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Title: Group 1 ITI Consensus Report: The influence of implant length and design and medications on clinical and patient-reported outcomes
Authors: Ronald E. Jung
Bilal Al-Nawas
Mauricio Araujo
Gustavo Avila-Ortiz
Stephen Barter
Nadine Brodala
Vivianne Chappuis
Bo Chen
Andre De Souza
Ricardo Faria Almeida
Stefan Fickl
Gary Finelle
Jeffrey Ganeles
Hadi Gholami
Christoph Hammerle
Simon Jensen
Asbjørn Jokstad
Hideaki Katsuyama
Johannes Kleinheinz
Chatchai Kunavisarut
Nikos Mardas
Alberto Monje
Panos Papaspyridakos
Michael Payer
Eik Schiegnitz
Ralf Smeets
Martina Stefanini
Christiaan ten Bruggenkate
Konstantinos Vazouras
Hans Peter Weber
Dieter Weingart
Péter Windisch
Klinikum Stuttgart Katharinenhospital
Universitat Internacional de Catalunya
Tufts University School of Dental Medicine
Johannes Gutenberg Universität Mainz
Universidade Estadual de Maringa
Alma Mater Studiorum Università di Bologna
Universidad Complutense de Madrid
Semmelweis Egyetem
Barts and The London School of Medicine and Dentistry
UiT The Arctic University of Norway
University of Bern
Nova Southeastern University
University of Toronto
Copenhagen University Hospital
Peking University
Mahidol University
Julius-Maximilians-Universität Würzburg
University of Zurich
Universidade do Porto
Universitätsklinikum Münster
Medizinische Universität Graz
University of Iowa College of Dentistry
Universitätsklinikum Hamburg-Eppendorf und Medizinische Fakultät
Tokyo Medical and Dental University
Amsterdam UMC - Vrije Universiteit Amsterdam
Gary Finelle
Private Practice
Florida Institute for Periodontics and Dental Implants
Private Practice
Keywords: Dentistry
Issue Date: 1-Oct-2018
Citation: Clinical Oral Implants Research. Vol.29, (2018), 69-77
Abstract: © 2018 The Authors. Clinical Oral Implants Research Published by John Wiley & Sons Ltd. Objectives: The aim of Working Group 1 was to address the influence of different local (implant length, diameter, and design) and systemic (medications) factors on clinical, radiographic, and patient-reported outcomes in implant dentistry. Focused questions on (a) short posterior dental implants (≤6 mm), (b) narrow diameter implants, (c) implant design (tapered compared to a non-tapered implant design), and (d) medication-related dental implant failures were addressed. Materials and methods: Four systematic reviews were prepared in advance of the Consensus Conference and were discussed among the participants of Group 1. Consensus statements, clinical recommendations, and recommendations for future research were based on structured group discussions until consensus was reached among the entire expert Group 1. The statements were then presented and accepted following further discussion and modifications as required by the plenary. Results: Short implants (≤6 mm) revealed a survival rate ranging from 86.7% to 100%, whereas standard implant survival rate ranged from 95% to 100% with a follow-up from 1 to 5 years. Short implants demonstrated a higher variability and a higher Risk Ratio [RR: 1.24 (95% CI: 0.63, 2.44, p = 0.54)] for failure compared to standard implants. Narrow diameter implants (NDI) have been classified into three categories: Category 1: Implants with a diameter of <2.5 mm (“Mini-implants”); Category 2: Implants with a diameter of 2.5 mm to <3.3 mm; Category 3: Implants with a diameter of 3.3 mm to 3.5 mm. Mean survival rates were 94.7 ± 5%, 97.3 ± 5% and 97.7 ± 2.3% for category 1, 2 and 3. Tapered versus non-tapered implants demonstrated only insignificant differences regarding clinical, radiographic, and patient-reported outcomes. The intake of certain selective serotonin reuptake inhibitors and proton pump inhibitors is associated with a statistically significant increased implant failure rate. The intake of bisphosphonates related to the treatment of osteoporosis was not associated with an increased implant failure rate. Conclusions: It is concluded that short implants (≤6 mm) are a valid option in situations of reduced bone height to avoid possible morbidity associated with augmentation procedures; however, they reveal a higher variability and lower predictability in survival rates. Narrow diameter implants with diameters of 2.5 mm and more demonstrated no difference in implant survival rates compared to standard diameter implants. In contrast, it is concluded that narrow diameter implants with diameters of less than 2.5 mm exhibited lower survival rates compared to standard diameter implants. It is further concluded that there are no differences between tapered versus non-tapered dental implants. Certain medications such as selective serotonin reuptake inhibitors and proton pump inhibitors showed an association with a higher implant failure rate.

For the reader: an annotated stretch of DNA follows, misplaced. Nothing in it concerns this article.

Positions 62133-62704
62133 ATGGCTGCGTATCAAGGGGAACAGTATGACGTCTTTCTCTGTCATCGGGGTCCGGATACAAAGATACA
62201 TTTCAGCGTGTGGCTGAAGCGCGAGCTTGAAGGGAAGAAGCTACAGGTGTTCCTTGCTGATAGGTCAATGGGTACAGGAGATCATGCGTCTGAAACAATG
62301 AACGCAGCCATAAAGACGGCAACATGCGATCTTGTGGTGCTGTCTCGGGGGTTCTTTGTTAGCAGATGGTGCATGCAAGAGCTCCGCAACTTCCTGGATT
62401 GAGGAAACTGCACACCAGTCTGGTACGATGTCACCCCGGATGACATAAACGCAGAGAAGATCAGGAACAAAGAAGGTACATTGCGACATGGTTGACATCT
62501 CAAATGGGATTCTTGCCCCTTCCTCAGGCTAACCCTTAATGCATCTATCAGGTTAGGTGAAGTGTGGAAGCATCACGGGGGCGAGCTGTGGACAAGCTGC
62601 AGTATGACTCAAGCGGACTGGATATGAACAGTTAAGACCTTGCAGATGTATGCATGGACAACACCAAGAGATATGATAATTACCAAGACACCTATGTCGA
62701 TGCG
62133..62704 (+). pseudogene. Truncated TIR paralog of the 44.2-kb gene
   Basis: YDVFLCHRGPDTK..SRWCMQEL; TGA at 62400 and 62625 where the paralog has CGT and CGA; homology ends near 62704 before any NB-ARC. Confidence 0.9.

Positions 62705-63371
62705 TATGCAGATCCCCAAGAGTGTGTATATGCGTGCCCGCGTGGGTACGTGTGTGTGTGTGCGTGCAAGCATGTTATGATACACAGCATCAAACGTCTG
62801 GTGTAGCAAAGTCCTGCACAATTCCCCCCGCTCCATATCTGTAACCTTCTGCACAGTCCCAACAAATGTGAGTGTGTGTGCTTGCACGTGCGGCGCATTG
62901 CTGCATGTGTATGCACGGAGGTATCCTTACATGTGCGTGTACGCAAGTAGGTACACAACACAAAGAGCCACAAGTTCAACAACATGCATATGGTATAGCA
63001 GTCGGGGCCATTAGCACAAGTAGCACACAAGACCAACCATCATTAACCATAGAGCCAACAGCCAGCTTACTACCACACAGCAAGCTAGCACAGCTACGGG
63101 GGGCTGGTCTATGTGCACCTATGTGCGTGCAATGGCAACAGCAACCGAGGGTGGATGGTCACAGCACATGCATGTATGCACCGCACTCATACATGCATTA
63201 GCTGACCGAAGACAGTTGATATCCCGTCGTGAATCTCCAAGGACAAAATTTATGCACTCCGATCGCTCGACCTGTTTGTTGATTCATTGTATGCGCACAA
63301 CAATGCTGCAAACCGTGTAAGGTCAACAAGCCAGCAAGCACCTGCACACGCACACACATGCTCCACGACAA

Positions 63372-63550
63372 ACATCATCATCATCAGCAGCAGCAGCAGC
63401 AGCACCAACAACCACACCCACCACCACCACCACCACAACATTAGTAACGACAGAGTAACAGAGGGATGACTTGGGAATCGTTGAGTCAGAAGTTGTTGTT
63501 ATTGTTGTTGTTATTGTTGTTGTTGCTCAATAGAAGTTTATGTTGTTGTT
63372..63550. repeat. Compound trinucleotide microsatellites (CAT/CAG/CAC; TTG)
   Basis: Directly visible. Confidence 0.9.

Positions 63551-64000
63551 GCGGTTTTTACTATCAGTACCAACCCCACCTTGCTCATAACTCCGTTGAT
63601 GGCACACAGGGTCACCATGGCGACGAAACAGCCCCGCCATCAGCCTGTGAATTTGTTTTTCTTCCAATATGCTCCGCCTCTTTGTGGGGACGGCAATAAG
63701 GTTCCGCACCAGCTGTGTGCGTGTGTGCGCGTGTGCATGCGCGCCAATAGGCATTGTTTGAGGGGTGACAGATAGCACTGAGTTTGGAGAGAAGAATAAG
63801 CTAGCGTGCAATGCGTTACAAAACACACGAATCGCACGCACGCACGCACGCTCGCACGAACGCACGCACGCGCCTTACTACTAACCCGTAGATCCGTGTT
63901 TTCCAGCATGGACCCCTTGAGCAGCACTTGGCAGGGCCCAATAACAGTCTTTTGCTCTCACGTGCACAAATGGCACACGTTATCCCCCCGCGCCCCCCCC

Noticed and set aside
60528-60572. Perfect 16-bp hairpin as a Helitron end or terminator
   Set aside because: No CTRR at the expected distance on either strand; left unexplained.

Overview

ISSN: 16000501
Appears in Collections:Scopus 2018

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